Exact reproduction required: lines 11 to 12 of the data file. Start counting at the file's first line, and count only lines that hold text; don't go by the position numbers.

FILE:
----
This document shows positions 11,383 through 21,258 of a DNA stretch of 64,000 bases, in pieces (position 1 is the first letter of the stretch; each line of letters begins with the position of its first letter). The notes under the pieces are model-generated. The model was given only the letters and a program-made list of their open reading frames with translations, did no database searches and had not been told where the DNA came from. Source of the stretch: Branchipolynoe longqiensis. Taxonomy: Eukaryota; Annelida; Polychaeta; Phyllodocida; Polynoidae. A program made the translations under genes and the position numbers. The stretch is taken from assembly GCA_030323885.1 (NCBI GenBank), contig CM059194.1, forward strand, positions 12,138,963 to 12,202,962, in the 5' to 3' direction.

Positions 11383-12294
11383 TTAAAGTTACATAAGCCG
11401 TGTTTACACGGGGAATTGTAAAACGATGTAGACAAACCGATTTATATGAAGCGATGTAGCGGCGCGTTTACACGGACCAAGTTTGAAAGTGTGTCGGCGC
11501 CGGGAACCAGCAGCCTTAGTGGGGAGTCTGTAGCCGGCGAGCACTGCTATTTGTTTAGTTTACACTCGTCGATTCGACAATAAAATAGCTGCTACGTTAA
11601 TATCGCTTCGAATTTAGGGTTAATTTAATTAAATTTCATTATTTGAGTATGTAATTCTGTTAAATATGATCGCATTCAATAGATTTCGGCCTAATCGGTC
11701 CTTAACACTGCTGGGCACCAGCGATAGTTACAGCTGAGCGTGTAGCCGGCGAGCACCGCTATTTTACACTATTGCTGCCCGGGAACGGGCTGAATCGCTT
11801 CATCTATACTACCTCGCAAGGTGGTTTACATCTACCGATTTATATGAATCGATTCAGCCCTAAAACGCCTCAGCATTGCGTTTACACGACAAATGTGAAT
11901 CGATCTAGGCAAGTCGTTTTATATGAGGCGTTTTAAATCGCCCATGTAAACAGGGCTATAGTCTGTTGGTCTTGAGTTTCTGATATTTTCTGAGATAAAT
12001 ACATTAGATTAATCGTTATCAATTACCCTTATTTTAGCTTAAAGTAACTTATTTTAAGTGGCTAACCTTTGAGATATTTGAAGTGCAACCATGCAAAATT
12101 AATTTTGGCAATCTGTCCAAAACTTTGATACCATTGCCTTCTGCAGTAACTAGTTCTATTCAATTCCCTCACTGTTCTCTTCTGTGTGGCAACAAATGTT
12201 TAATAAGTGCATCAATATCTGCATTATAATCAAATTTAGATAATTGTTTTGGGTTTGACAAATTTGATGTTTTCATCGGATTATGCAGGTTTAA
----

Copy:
12101 AATTTTGGCAATCTGTCCAAAACTTTGATACCATTGCCTTCTGCAGTAACTAGTTCTATTCAATTCCCTCACTGTTCTCTTCTGTGTGGCAACAAATGTT
12201 TAATAAGTGCATCAATATCTGCATTATAATCAAATTTAGATAATTGTTTTGGGTTTGACAAATTTGATGTTTTCATCGGATTATGCAGGTTTAA